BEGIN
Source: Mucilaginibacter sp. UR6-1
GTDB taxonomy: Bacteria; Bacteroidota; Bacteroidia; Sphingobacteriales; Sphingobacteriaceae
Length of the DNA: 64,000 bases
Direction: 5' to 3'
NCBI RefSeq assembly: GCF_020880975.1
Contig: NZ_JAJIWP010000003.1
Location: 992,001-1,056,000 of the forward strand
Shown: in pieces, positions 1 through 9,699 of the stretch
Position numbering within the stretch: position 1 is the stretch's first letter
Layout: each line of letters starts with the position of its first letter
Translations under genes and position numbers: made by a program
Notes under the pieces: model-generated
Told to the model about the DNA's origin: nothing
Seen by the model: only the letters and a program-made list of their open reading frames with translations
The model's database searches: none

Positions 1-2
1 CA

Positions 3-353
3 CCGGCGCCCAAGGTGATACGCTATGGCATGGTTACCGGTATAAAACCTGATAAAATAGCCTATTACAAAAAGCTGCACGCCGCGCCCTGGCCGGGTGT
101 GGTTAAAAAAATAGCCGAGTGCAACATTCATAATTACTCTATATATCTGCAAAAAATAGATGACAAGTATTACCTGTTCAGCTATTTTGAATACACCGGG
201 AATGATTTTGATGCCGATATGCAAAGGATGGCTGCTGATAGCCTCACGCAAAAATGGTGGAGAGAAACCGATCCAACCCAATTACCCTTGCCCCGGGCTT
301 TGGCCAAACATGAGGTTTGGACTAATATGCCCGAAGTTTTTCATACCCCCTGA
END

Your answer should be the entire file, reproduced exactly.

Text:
Source: Mucilaginibacter sp. UR6-1
GTDB taxonomy: Bacteria; Bacteroidota; Bacteroidia; Sphingobacteriales; Sphingobacteriaceae
Length of the DNA: 64,000 bases
Direction: 5' to 3'
NCBI RefSeq assembly: GCF_020880975.1
Contig: NZ_JAJIWP010000003.1
Location: 992,001-1,056,000 of the forward strand
Shown: in pieces, positions 1 through 9,699 of the stretch
Position numbering within the stretch: position 1 is the stretch's first letter
Layout: each line of letters starts with the position of its first letter
Translations under genes and position numbers: made by a program
Notes under the pieces: model-generated
Told to the model about the DNA's origin: nothing
Seen by the model: only the letters and a program-made list of their open reading frames with translations
The model's database searches: none

Positions 1-2
1 CA

Positions 3-353
3 CCGGCGCCCAAGGTGATACGCTATGGCATGGTTACCGGTATAAAACCTGATAAAATAGCCTATTACAAAAAGCTGCACGCCGCGCCCTGGCCGGGTGT
101 GGTTAAAAAAATAGCCGAGTGCAACATTCATAATTACTCTATATATCTGCAAAAAATAGATGACAAGTATTACCTGTTCAGCTATTTTGAATACACCGGG
201 AATGATTTTGATGCCGATATGCAAAGGATGGCTGCTGATAGCCTCACGCAAAAATGGTGGAGAGAAACCGATCCAACCCAATTACCCTTGCCCCGGGCTT
301 TGGCCAAACATGAGGTTTGGACTAATATGCCCGAAGTTTTTCATACCCCCTGA